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On Aug 7, 2010, at 5:10 AM, Mark Hamburg wrote:

> -- Define a module with functions foo and baz:
> local M = { }
> return M
> This hardly seems particularly bizarre and it doesn't rely on tricks with environment to change global assignments into exported values.

Two things:

(1) The above setup implicitly assumes a one-to-one relationship between physical Lua files and module names. In other words, the name of the module is derived from the physical file name the code resides in. 

(2) The namespace accessible to the module is global, as opposed to a more self-containded, closed environment provided my the current module/setfenv (i.e. package.seeall vs. not).

These are show stoppers for me.

Addressing them could results in something along these lines:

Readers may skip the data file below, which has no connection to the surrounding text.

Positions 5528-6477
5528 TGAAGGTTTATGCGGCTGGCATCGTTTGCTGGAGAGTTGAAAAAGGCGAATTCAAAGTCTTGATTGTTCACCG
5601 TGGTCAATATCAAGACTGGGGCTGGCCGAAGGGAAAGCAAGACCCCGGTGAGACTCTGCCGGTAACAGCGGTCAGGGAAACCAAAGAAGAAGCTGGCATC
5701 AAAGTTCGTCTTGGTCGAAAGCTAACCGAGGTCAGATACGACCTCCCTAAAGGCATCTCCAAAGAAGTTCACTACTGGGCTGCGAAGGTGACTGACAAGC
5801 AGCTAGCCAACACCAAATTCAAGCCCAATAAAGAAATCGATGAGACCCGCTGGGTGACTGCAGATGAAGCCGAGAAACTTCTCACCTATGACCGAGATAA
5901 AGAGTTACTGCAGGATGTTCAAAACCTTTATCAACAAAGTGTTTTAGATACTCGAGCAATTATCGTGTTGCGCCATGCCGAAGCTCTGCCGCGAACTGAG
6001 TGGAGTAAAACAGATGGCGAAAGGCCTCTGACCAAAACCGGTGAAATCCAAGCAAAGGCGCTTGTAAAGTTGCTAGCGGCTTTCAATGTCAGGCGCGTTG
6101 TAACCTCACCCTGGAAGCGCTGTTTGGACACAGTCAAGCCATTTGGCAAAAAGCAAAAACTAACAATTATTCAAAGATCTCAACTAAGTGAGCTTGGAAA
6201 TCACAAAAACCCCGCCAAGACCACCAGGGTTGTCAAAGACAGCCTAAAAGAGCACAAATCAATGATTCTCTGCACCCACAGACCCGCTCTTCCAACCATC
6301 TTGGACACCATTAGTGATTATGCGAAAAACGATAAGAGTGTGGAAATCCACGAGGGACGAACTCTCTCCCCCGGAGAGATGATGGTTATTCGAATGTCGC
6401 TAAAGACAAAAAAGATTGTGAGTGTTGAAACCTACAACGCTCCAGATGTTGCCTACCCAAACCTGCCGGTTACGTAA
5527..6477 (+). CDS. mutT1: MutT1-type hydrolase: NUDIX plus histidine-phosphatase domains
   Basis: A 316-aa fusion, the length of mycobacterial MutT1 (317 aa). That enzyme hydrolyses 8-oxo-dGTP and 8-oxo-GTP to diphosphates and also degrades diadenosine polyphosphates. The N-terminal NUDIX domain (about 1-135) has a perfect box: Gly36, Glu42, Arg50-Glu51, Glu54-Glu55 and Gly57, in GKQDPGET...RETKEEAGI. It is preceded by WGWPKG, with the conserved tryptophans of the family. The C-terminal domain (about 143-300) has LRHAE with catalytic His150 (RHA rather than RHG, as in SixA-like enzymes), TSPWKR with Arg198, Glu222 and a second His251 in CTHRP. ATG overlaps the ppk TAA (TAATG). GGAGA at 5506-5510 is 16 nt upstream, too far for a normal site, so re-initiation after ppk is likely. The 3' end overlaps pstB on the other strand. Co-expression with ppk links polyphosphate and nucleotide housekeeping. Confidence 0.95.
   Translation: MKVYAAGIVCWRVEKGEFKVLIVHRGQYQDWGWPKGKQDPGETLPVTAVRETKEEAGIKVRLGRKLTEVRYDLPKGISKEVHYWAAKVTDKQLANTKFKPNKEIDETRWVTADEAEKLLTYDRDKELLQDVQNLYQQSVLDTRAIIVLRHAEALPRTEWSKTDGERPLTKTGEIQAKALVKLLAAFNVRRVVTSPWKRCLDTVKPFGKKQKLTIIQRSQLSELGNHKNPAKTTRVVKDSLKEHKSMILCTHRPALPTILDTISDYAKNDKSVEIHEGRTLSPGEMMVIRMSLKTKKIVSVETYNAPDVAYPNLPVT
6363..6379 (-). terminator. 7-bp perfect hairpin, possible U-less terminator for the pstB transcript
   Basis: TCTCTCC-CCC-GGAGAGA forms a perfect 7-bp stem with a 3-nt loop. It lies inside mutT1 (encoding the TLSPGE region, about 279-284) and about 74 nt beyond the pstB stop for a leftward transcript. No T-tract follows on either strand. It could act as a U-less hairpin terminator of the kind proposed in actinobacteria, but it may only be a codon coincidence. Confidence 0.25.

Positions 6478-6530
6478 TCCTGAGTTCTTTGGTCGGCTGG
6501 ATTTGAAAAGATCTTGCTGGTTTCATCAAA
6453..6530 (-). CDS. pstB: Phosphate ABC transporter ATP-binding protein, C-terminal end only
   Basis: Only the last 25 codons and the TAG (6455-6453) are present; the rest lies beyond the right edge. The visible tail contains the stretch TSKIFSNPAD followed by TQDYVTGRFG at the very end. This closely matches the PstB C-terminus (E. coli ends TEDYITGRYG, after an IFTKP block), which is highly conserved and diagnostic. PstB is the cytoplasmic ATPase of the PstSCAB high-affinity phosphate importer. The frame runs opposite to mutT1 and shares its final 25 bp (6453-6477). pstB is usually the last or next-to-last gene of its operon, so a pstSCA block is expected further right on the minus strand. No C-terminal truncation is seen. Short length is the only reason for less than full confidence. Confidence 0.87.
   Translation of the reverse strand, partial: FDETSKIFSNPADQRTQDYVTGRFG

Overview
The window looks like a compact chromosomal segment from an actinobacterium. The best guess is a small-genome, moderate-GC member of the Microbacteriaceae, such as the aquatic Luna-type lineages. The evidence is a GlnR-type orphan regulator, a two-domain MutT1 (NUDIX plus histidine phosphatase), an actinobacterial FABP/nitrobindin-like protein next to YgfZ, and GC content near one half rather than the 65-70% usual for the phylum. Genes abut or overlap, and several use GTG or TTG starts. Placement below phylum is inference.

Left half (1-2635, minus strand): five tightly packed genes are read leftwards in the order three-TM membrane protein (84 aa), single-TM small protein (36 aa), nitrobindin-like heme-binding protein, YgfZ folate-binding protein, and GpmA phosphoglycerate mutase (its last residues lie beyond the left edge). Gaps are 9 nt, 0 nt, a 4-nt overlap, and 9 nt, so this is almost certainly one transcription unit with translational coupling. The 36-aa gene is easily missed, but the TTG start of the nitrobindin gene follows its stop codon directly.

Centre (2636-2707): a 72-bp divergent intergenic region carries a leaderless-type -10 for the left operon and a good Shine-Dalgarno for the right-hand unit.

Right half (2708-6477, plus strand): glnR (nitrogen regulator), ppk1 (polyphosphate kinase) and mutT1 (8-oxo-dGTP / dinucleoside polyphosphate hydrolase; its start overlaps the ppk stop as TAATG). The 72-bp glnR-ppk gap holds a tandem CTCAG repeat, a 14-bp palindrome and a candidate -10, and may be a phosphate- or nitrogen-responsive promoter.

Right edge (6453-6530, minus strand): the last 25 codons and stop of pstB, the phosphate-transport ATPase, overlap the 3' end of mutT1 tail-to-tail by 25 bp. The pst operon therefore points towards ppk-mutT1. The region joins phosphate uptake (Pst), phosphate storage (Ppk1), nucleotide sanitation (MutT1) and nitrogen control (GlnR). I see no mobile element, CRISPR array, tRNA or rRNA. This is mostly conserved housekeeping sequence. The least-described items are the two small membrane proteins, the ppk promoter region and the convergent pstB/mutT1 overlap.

-- (1) Explicit naming
local M = package.loaded[ 'MySnazzyModule' ] or {}

package.loaded[ 'MySnazzyModule' ] = M

-- Explicitly name a module, irrespectively of its physical representation. No need to return anything, nor assume a file structure.

-- (2) Closed namespace

local _ENV = package.loaded[ 'MySnazzyModule' ] or {}

package.loaded[ 'MySnazzyModule' ] = _ENV

-- Closed namespace. _ENV is now the only namespace the module can mess with.

This starts to resemble the module functionalities all over again, but in a rather cryptic way. 

To quote Matthew Wild on that same topic:

"My complaint about the local _ENV = {} is that it just looks a little too cryptic compared to 5.1's module("mymodule")."